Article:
Keeping the little ones occupied on holiday can be a troublesome thing – unless, as DONALD BERKSHIRE discovers, there’s a bunch of smiling islanders on hand.
It’s happy hour – in so many ways. Day is easing into night. A breeze wafts gently through the beachside bar where my wife is cradling a martini and I am contemplating life, and my second bottle of Fiji Bitter. All is quiet. It’s almost unnervingly quiet. As parents, this should be the crazy hour when the boy is dashing around, dodging controlling hands and brushing off barked commands to finish dinner, take a bath, get ready for bed.
But our little prince is nowhere to be seen, whisked away by a matronly restaurant hostess with strong arms and a booming laugh. We have no idea where he is. We don’t really care where he is. And the feeling is definitely mutual. “Cheers, darling,” I say with a wink at my better half as we clink glasses and gaze out at another mesmerising sunset.
Welcome to Fiji, where shirking one’s parental obligations on holiday is not merely a privilege, but a divine right. Few people on earth can match the welcome Fijians lavish on families or the patience they display for other people’s children.
Tropical resorts the length and breadth of Asia can generally turn out a half-decent kids’ club where tired parents can dump the little ones while they hit the floating bar, but Fijians go the extra mile. From the humblest collection of beachside shacks to sprawling five-star resorts, seasoned babysitters always seems to be on call to lull a baby to sleep with a Fijian folk song or take a brood of hyperactive brats out on a marine safari for a very reasonable fee.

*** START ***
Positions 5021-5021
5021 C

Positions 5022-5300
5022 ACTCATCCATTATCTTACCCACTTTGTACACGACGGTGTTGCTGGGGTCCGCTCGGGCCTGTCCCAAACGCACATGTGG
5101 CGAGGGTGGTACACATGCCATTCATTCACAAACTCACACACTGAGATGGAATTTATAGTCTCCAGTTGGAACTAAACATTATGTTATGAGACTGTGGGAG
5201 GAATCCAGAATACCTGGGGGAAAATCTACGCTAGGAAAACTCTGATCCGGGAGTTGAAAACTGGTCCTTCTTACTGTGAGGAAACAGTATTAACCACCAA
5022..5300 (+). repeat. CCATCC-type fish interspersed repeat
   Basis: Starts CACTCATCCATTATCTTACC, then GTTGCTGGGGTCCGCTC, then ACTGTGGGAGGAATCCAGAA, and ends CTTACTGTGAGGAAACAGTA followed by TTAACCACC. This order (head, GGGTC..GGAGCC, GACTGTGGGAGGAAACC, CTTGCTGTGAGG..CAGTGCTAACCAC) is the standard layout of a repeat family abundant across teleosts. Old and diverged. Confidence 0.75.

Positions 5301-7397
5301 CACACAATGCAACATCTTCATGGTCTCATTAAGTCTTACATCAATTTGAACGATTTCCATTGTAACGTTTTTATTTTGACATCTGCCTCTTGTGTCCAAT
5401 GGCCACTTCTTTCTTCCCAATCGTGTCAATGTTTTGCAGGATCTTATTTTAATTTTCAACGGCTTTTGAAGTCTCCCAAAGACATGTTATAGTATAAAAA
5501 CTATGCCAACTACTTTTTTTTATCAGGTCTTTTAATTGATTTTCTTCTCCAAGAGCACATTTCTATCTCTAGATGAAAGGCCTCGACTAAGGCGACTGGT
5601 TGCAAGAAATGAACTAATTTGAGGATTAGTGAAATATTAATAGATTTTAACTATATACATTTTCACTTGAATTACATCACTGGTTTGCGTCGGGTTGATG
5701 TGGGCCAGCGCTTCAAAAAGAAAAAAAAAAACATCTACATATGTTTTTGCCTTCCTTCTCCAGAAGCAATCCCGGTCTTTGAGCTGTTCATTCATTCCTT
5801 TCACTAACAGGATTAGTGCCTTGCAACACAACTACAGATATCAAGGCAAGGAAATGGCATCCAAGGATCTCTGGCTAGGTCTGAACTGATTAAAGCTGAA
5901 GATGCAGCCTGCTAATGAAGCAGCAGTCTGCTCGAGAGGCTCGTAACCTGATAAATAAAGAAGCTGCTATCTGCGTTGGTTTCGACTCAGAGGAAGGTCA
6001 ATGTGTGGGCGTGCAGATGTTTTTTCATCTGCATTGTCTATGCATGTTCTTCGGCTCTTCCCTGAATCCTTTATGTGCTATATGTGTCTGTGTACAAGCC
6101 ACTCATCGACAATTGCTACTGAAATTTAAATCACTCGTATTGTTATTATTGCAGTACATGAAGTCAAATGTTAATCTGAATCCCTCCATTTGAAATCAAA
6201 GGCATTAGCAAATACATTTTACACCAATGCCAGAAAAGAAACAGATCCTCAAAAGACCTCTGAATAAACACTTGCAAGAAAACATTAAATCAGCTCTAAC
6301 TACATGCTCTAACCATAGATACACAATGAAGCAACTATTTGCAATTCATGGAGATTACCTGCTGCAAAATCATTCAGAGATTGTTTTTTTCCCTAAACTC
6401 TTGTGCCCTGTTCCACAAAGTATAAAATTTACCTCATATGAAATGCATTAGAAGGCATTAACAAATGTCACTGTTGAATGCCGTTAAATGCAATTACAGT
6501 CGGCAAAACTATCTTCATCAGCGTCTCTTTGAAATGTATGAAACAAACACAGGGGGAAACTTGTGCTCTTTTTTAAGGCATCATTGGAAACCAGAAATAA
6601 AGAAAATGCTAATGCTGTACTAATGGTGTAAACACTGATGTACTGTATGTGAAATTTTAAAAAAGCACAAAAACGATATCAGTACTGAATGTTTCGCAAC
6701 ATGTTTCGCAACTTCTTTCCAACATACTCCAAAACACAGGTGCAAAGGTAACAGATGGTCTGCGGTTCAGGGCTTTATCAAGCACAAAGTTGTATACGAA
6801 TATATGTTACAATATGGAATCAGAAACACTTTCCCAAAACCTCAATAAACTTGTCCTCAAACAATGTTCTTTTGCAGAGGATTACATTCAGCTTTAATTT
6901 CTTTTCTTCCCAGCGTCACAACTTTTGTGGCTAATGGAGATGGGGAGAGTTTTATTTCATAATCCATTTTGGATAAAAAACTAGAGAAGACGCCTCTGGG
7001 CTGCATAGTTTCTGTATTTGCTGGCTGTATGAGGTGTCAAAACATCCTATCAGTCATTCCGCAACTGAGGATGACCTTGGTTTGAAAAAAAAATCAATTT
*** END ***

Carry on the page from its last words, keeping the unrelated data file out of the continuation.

Learning from experience
Travelling with kids should not have to be painful; and yet pain is often exactly the expression you see on frazzled mums and dads as their kids do everything but obey the most politely worded and reasonable instruction when on holiday. Of course, it goes both ways. Boredom and confinement are to kids what kryptonite is to Superman.
Our first holiday with the boy was to Japan, of all places. It seemed like a good idea at the time. He was only four months old, reasonably portable, fairly placid – how bad it could be? “Quite”, was the answer.
The Japanese often cross their arms as a sign to non-Japanese-speaking foreigners that means any of the following: “no / we don’t have it / it’s not permitted / I just can’t deal with you right now, please go away”. We saw a lot of that as we tried to wheel the pram into places where prams probably shouldn’t go, which was basically everywhere. Subway stations, skinny footpaths, tiny hotel rooms, poky restaurants with uptight proprietors paranoid about the effect of a baby on their spotless tatami floors. If we were looking for a baby-friendly holiday, this wasn’t it.
Lesson learnt, we booked tickets to Nadi (pronounced Nan-dee), the gateway to Fiji on the Pacific island’s northwest shore, imagining nice open spaces with sand and water ready for the boy to exhaust himself exploring.